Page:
Oo Nu Dah, track 2, has a mysterious pulsating in the electronics with a slightly alien feel as a faint voice comes to the top of the texture, chant-like, in a prayer of supplication. The melody becomes layered – perhaps a proto-canon – and it is as if we are witness to the origins of devotional worship. Celestial Ash, the final track, takes this to the collective level in a cloud of quiet whispers as a distant electronic humming sound emerges, building in volume – as if the sun is rising on the assembled. Voices are heard in short phrases and the electronics evoke a dignified alien presence. A melodic recap of the opening is sung – the language sounds vaguely Celtic – and we could be present at the annual gathering at Stonehenge 4000 years ago.
Breadwoman & Other Tales takes us back to a time when life was highly spiritual and lived in the moment. This CD reminds us that our brains are hardwired for the primal life, and we still respond to its ancient rhythms and sensibility.
On the Albany CD Beasts, Collage New Music, directed by David Hoose, presents three vocal chamber works by Wellesley College professor Martin Brody. In his liner notes, Brody says that each of the pieces provide, “imaginative identification with something or someone outside one’s self as a catalyst of self-transformation.”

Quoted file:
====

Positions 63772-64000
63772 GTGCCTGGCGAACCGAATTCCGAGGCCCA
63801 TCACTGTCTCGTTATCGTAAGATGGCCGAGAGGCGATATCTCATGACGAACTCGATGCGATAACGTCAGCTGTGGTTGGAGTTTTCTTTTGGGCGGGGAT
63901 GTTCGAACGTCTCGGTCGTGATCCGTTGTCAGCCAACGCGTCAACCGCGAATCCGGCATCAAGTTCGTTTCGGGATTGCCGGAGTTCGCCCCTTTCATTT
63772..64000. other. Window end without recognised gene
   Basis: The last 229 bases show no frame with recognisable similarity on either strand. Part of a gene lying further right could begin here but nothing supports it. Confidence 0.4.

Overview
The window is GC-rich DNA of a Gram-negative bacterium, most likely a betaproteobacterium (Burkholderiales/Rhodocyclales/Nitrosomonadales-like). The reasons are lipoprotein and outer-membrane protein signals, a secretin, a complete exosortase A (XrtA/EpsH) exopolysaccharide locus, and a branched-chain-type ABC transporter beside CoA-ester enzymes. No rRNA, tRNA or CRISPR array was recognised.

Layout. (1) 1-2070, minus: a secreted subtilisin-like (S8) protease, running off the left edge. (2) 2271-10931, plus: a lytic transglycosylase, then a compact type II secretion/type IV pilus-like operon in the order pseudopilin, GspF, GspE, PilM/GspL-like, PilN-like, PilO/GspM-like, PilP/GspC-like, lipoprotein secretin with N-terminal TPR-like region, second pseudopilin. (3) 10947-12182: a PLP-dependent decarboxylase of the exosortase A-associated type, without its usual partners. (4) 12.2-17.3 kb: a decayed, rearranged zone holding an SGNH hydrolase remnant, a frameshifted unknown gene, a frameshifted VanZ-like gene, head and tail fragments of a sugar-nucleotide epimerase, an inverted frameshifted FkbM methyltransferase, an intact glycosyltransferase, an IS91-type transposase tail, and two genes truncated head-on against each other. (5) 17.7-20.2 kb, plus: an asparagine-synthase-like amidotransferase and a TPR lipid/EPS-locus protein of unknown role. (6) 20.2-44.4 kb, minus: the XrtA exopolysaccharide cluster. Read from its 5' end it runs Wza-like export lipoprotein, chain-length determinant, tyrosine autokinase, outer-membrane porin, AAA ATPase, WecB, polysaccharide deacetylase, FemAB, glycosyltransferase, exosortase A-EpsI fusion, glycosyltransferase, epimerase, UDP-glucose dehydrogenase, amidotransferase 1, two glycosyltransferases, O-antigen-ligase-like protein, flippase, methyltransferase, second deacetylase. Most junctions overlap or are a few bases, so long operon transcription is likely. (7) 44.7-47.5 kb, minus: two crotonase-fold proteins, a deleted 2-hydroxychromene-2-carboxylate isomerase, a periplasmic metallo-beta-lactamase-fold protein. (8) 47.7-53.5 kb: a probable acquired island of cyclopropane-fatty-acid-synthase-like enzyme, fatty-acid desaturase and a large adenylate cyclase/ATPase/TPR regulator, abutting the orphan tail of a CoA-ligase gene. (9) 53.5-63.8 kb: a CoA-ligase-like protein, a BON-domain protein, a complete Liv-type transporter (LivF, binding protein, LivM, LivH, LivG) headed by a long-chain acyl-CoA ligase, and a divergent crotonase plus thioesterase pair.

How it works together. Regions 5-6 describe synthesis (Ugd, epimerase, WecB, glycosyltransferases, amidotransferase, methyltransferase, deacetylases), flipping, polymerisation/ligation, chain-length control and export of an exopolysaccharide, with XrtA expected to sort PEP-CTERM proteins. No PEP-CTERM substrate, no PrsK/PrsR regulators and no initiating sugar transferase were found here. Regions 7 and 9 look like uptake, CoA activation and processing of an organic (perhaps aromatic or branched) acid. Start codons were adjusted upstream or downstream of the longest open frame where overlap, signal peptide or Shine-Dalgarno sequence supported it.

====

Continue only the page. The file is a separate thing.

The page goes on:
In the title work, featuring laser beam accuracy from soprano Elizabeth Keusch, the focus is on animals: the spider, the octopus, deer, mice, and a werewolf. Millenium Sightings uses the apocalyptic writings of 12 century monk Joachim of Fiore as its starting point, interweaving these with works by Abraham Abulafia and Miraji. Accompanied by bell-like timbres, mezzo soprano Janice Felty sings these angularly melismatic settings with strong declamation and a refined sense of tonal shadings. The Tree of Life shows Brody at his most expansive, combining texts by Ovid, James Merrill, John Ashbery, Richard Wilbur, and Robert Lowell. Mezzo soprano Pamela Dellal displays an impressive lower register, superb dynamic control, and unflagging stamina in these demanding settings. Throughout, Collage and Hoose are estimable accompanists, providing space for the vocal line while exploring the various interesting textures Brody has provided for them.